2018 WL706518 at *2.
And as a result, the court was faced (at least preliminarily) with addressing the “thorny question” of GML removal under Hercules. Somewhat surprisingly, despite the groundswell of opinions rejecting removal under Hercules, the Fifth Circuit in Sangha seems to have breathed life back into the doctrine:
The district court did not state that Cpt. Sangha’s motion to remand presented particularly thorny questions. However, despite Cpt. Sangha’s claims to the contrary, the question of subject-matter jurisdiction presented in this case—whether the saving-to-suitors clause of the federal maritime statute prohibits removal of general maritime claims absent an independent basis for federal jurisdiction in light of Congress’s December 2011 amendment to the federal removal statute—is not clear. The vast majority of district courts considering this question have maintained that such lawsuits are not removable. However, because there is no binding precedent from this circuit, see Riverside Constr. Co., Inc. v. Entergy Miss., Inc., 626 F. App’x 443, 447 (5th Cir. 2015) (noting that “[t]he Fifth Circuit has not yet spoken directly on this issue”), there remains a consequential number of district courts that have held to the contrary. This disagreement, lopsided as it might be, highlights the conceptual difficulty of and uncertainty surrounding the issue. Accordingly, we hold that the district court did not abuse its discretion in resolving the issue of personal jurisdiction before establishing whether subject-matter jurisdiction existed.
Id. Thus, the Sangha panel did not deal the deathblow to the Hercules removal doctrine, although it could have effectively done so, even in its dicta regarding the district court’s discretionary non-merits dismissal in lieu of a subject matter jurisdictional analysis.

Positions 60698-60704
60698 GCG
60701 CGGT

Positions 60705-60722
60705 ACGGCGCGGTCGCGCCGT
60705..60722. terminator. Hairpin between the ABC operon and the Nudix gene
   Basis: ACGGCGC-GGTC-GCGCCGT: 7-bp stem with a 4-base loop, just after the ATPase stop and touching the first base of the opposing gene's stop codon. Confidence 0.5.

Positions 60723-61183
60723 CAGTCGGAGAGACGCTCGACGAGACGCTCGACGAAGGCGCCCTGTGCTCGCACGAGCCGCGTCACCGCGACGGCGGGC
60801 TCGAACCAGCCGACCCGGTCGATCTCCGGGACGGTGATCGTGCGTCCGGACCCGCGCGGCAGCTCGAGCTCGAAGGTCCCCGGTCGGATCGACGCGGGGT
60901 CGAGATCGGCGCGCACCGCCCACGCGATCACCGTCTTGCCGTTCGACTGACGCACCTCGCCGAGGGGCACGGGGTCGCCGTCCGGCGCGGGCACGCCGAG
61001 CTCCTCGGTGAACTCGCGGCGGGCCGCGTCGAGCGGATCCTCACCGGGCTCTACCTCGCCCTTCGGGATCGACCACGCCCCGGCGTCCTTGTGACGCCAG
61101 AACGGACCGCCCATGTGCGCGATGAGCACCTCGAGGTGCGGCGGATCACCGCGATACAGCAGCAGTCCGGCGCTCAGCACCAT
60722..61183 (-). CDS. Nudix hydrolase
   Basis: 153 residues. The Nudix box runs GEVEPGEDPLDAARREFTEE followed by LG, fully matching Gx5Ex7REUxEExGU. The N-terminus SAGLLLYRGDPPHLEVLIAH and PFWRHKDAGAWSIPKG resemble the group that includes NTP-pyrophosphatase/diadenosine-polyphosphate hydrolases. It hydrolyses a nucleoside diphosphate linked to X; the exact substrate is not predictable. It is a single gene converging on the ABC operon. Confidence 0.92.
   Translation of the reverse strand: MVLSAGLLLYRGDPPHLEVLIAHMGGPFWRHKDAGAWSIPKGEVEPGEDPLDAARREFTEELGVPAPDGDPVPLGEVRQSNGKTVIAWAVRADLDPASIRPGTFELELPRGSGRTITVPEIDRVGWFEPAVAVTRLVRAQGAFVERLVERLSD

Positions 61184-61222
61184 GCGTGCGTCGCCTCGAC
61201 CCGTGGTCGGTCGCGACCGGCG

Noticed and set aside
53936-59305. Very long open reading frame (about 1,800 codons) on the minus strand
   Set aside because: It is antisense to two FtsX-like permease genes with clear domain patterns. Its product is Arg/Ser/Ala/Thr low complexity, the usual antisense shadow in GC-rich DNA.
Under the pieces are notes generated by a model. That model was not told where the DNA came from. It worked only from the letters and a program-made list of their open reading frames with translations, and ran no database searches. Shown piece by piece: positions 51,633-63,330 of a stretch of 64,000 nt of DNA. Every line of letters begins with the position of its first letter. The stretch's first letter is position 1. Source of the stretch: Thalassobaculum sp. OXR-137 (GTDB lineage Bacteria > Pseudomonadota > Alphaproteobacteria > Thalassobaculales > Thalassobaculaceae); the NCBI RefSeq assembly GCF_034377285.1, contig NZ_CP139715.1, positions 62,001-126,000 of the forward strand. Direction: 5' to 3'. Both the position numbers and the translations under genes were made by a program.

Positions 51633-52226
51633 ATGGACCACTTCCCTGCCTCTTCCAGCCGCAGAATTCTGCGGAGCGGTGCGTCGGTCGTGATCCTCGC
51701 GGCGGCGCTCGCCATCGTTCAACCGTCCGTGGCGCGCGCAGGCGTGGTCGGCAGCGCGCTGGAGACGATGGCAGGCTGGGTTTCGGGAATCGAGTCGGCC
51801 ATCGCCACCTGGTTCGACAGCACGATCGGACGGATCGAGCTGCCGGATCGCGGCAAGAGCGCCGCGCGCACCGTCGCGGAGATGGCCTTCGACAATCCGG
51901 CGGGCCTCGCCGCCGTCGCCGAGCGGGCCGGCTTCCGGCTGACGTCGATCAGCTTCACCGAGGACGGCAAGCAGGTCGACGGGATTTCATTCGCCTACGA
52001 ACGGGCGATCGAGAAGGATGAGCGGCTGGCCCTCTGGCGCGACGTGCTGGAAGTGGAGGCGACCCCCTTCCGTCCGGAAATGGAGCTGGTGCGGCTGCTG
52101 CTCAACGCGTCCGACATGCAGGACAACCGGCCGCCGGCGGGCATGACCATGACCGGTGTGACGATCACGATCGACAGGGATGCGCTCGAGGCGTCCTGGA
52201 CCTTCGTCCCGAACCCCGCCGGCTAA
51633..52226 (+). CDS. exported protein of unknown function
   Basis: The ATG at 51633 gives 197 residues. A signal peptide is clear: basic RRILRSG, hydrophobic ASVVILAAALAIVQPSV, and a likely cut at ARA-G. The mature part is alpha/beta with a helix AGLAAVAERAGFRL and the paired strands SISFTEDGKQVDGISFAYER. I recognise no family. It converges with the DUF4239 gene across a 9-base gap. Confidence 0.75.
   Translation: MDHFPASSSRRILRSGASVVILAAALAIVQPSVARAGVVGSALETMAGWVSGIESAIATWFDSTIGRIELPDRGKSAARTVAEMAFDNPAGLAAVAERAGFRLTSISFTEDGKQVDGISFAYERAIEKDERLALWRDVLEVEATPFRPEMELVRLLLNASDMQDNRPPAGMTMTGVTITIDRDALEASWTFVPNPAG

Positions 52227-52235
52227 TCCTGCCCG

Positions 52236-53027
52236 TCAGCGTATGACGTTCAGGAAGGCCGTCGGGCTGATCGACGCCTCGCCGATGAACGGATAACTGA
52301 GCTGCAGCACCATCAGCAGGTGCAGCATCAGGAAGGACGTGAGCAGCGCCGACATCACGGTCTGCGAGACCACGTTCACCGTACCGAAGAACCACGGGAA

The Sangha Court’s Personal Jurisdiction Ruling
With this initial issue resolved upholding the district court’s discretionary decision to avoid the “thorny” subject matter issue in favor of the more straightforward personal jurisdiction question, the court went on to affirm dismissal of the claims against Navig8 because there was no general or specific personal jurisdiction over the company in Texas. Rather, the only jurisdictional contacts linking Navig8 to Texas were the very emails regarding Capt. Sangha that Navig8 exchanged with Marine Consulting, which the Fifth Circuit held was not enough:
It is clear that Navig8 is not subject to general jurisdiction in Texas. It is undisputed that Navig8 is not incorporated in Texas, has a foreign principal place of business, has no officers or shareholders in Texas, does not pay taxes in Texas, and does not have an agent for service of process in Texas . . . Cpt. Sangha’s allegations that Navig8 “conducted business routinely” and does “substantial business” in Texas [i.e. fulfills bunker orders for vessels originating out of/calling at Texas ports], without more, merely amount to “vague and overgeneralized assertions” of contacts “that give no indication as to the extent, duration or frequency” of Navig8’s contacts.